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THE ALBERT,MEMORIAL IN HYDE…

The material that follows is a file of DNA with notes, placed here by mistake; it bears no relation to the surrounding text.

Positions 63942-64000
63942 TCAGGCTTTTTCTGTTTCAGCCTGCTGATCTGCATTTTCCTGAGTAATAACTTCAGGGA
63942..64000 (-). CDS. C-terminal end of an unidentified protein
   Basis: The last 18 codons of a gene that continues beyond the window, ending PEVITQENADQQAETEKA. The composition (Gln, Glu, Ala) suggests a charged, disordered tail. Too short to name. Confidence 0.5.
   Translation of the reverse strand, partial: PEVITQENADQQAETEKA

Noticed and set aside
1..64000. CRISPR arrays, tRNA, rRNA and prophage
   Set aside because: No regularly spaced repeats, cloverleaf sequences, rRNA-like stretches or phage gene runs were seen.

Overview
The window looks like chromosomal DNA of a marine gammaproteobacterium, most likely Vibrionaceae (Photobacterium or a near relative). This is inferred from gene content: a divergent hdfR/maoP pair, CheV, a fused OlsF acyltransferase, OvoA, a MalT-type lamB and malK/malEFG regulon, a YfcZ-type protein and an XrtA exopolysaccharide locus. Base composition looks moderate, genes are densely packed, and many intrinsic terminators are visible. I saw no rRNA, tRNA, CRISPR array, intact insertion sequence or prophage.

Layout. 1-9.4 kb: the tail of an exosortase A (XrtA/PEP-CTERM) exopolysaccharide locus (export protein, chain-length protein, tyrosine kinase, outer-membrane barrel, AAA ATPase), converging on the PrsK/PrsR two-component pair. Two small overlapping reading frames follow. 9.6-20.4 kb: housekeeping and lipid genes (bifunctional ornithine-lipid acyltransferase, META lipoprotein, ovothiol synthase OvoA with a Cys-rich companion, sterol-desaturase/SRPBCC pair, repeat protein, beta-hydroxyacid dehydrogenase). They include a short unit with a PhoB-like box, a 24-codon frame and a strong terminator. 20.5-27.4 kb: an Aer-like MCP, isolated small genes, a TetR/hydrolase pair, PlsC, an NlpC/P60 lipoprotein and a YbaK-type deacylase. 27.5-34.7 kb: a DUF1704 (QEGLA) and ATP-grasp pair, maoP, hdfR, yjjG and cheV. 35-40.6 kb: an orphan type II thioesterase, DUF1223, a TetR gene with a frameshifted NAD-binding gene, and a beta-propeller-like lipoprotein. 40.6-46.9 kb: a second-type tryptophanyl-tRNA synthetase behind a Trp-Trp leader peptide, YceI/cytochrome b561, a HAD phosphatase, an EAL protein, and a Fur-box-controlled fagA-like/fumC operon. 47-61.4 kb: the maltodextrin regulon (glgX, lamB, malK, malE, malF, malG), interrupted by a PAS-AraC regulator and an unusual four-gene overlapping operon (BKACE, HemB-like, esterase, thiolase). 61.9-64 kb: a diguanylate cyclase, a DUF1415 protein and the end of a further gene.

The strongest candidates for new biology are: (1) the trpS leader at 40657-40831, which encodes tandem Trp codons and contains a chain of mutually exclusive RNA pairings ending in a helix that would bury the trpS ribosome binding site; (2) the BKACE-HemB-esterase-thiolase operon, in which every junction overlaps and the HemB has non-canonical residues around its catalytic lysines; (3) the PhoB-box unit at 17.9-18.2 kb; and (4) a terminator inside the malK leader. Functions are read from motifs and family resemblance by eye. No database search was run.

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THE ALBERT,MEMORIAL IN HYDE PARK. The dedicatory inscription of the Memorial (the Queen a visit to which was noted in our columna yesterday) is in blue glass mosaic on aground of gold, and is written round the four sides of the monument, just above the great arches. It is simple even to baldness; it expresses grati- tud4J, but says nothing whatever of affection, agd is silent as to the Prince's private life, to which, at least, as much as to his public life, he owes his fame and name, and thia Memorial. It runs as follows :— Queen Victoria and Her People To the Memory of Albert, Prince Consort, As a Tribute of their Gratitude For a Life devoted to the Public Good." Were the Albert Memorial but the work of some former age, did it but stand in Florence, or Munich, or Paris, or in any other capital but our own, every English critic would call it beautiful, and every English tourist would see it with admiration. As it is, there is little fear of its failing to please the public, but there are sure to be critics enough to say that its decoration is mere "ginger- bread," that it has no business out of doors, that it is false in construction because it could not stand unless strengthened inwardly by girders, that the granite pillars are too light and the canopy topheavy, that this or that feature is bad altogether and has no business to be introduced—and so on. If the most costly materials and the most exquisite workmanship are ginger- bread," if we are to admit in arehitecturo that the mere presence of "outward thrust" Above an arch, by whatever means it may be effectually corrected, is false construction, if the only indication of the strength of a cQlumn is to be clumsiness and a certain circumference, if when we build a Gothic shrine we are to be altogether tied and bound in a chain of mediaeval precedents, if we are to believe one or two captious tongues instead of our own eyes, then, indeed, the Albert Memorial is all wrong in architecture, and all wrong in appearance. But those, and we are of them, who maintain the contrary of each of these suppositions, will not listen to the criticism of critics who, no doubt, have on their shelves, or in their minds, designs of their own ever so much better than Mr. Scott's, and we shall prefer to admire as it deserves to be admired this elaborate and beautiful trophy of the kindred arts. Like other beautiful things, it has its blemishes. The site is not all that it ought to be, or might have been; the sculpture is not all of it good the inscription is poor and prosaic, and no word or emblem in the whole memorial commemorates the Prince Consort's cardinal virtue—that purity of life, rare among princps, to which bis character and fame owe half their lustre. But, though it may have these, and other shortcomings, the memorial is still well worthy of him and us. So, at least, we think, and so, we venture to say, will any one think who looks upon it with an eye that is single and a judg- ment unprejudiced. Go and see it on any one of these summer afternoons. Its shafts of clustered granite shining in the sun, the points of sunlight glittering on ita gem-like enamels, the bright gilding and the bronze statues, the golden angels that look up to heaven and the golden angels that look down to earth, the throned figures of the mosaics, the white marble of the lesser sculpture, pure and gleaming against the granite, the cyclopean blocks which form the central pedestal, and the black bases of the pillars, the four great groups of' sculpture bound together by the gildod railing, the solid and well-chiselled stairs, the hundred statues of the frieze, the figures in the spandrels of the arches, the rich orna- ments of the roof and spire, and over all the steadfast cross seeming to sail against the sailing clouds—whoever does not find these things beautiful in themselves, and more beautiful taken together, must be hard to please, and not worth the elfort.- Times. <

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